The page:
First and foremost, the promise of 100% compatibility needs to be met, as that is essentially what killed Windows RT. The Windows 10 we know and love, with all the productivity and entertainment applications needs to run, even if the performance will vary depending on how the “native vs emulated” status shakes out. Qualcomm posted a video today showcasing Microsoft Office working and streaming video playback, but they need to go well beyond that to get mass consumer and enterprise adoption.
If Qualcomm can quiet those concerns, the Snapdragon’s native cellular connectivity thanks to the integrated X16 LTE modem is a significant advantage that many will overlook. Qualcomm claims carrier network speeds will see a 3x improvement by 2020, with Gigabit LTE making up a good chunk of that. Despite having the sexiness of Gigabit in the name, a true cellular always-on connectivity solution takes away the frustration of Wi-Fi networks that are spotty, require logins, etc. And though many people have hotspots on their phone, saving phone battery and not forcing users into settings and options menus will make these notebooks even more convenient. Yes, the network operator mindsets need to shift slightly to make this a truly amazing experience, but I have reasonable assurances we WILL see that progress well through the rest of the decade.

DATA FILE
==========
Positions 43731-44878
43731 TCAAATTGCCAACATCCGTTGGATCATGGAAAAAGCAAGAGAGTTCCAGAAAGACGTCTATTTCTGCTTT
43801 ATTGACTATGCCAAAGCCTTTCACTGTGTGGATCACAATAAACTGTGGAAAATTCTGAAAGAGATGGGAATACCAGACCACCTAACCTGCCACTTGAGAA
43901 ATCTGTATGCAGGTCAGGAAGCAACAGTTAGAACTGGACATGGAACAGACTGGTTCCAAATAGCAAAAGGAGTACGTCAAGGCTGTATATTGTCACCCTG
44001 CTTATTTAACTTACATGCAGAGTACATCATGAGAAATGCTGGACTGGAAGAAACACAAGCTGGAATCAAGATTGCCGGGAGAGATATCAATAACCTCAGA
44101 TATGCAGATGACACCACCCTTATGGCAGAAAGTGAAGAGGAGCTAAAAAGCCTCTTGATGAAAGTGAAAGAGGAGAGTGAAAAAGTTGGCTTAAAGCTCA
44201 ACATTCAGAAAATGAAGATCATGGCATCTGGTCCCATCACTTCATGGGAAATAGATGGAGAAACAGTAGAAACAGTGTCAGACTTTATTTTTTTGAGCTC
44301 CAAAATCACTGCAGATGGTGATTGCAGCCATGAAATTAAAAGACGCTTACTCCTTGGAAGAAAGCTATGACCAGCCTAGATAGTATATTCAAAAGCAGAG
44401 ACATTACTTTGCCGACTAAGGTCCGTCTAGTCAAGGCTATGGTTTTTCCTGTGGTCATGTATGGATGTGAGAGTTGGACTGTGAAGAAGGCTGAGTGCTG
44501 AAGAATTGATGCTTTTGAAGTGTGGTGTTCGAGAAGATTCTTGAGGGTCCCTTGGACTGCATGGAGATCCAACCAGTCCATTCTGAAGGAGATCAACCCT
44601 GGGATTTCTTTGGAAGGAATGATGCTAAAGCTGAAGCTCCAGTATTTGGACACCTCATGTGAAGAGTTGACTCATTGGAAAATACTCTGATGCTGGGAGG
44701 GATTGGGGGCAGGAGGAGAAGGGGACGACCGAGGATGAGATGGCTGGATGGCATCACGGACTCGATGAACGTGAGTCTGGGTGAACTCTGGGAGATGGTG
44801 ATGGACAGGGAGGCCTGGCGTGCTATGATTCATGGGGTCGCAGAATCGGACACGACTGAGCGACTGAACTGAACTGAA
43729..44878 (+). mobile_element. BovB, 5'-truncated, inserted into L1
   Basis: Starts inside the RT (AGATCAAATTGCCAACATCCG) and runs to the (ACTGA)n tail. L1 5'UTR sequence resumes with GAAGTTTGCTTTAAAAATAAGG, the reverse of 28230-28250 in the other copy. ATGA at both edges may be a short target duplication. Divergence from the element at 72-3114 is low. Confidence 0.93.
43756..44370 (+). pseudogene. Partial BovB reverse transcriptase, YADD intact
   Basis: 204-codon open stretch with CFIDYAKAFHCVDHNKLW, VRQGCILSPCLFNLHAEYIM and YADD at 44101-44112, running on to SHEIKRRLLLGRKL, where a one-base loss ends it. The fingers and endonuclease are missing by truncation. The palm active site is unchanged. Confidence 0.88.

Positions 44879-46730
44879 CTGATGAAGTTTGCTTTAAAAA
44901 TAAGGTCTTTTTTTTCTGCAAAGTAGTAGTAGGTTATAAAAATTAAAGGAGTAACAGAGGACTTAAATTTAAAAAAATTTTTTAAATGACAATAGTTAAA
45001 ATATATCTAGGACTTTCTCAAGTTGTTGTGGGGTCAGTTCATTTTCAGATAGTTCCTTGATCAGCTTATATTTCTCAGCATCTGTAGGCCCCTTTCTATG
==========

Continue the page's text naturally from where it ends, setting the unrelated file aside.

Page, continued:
Another technological advantage Qualcomm Snapdragon can offer to Windows 10 PCs is a smartphone-like connected standby experience. When you unlock your phone, you don’t expect to wait 5-10 seconds for Wi-Fi to connect, and then another block of time to pass as your email syncs, messages update and notifications filter in. Qualcomm’s platforms are built for low-power connected standby and it seems Microsoft will finally make the push to truly enable that capability in Windows 10 around this hardware. Qualcomm claims that its standby capability runs at a 4-5x lower power draw than Intel; that’s a huge advantage to Snapdragon if it holds.
And though I have raised eyebrows as I type it, Qualcomm does believe it can offer as much as 50% better battery life over Intel systems when comparing “typical day” scenarios. I will be the first tell you that without product specifications, performance comparisons, battery size information and a whole lot more, those claims are bold. Assuming that Qualcomm sees direct competition in the fanless space, that puts it up against the likes of the Core m product family – a very power friendly processor platform. Even if part of this story is based around a bigger battery being available on Snapdragon devices, because of the smaller platform PCB, it makes a good case for the benefits of the miniaturization of the architecture.
The stage is now set. Qualcomm has the product (Snapdragon 835 Mobile Platform), the partners (ASUS, HP, Lenovo) and the messaging in place to move into the Windows 10 space. It’s going to be an incredibly difficult fight with a competitor that does not like to lose, but I firmly believe that mobility and connectivity are going to be game changers in ultra-thin-and-light notebooks and tablets from 2018 onward.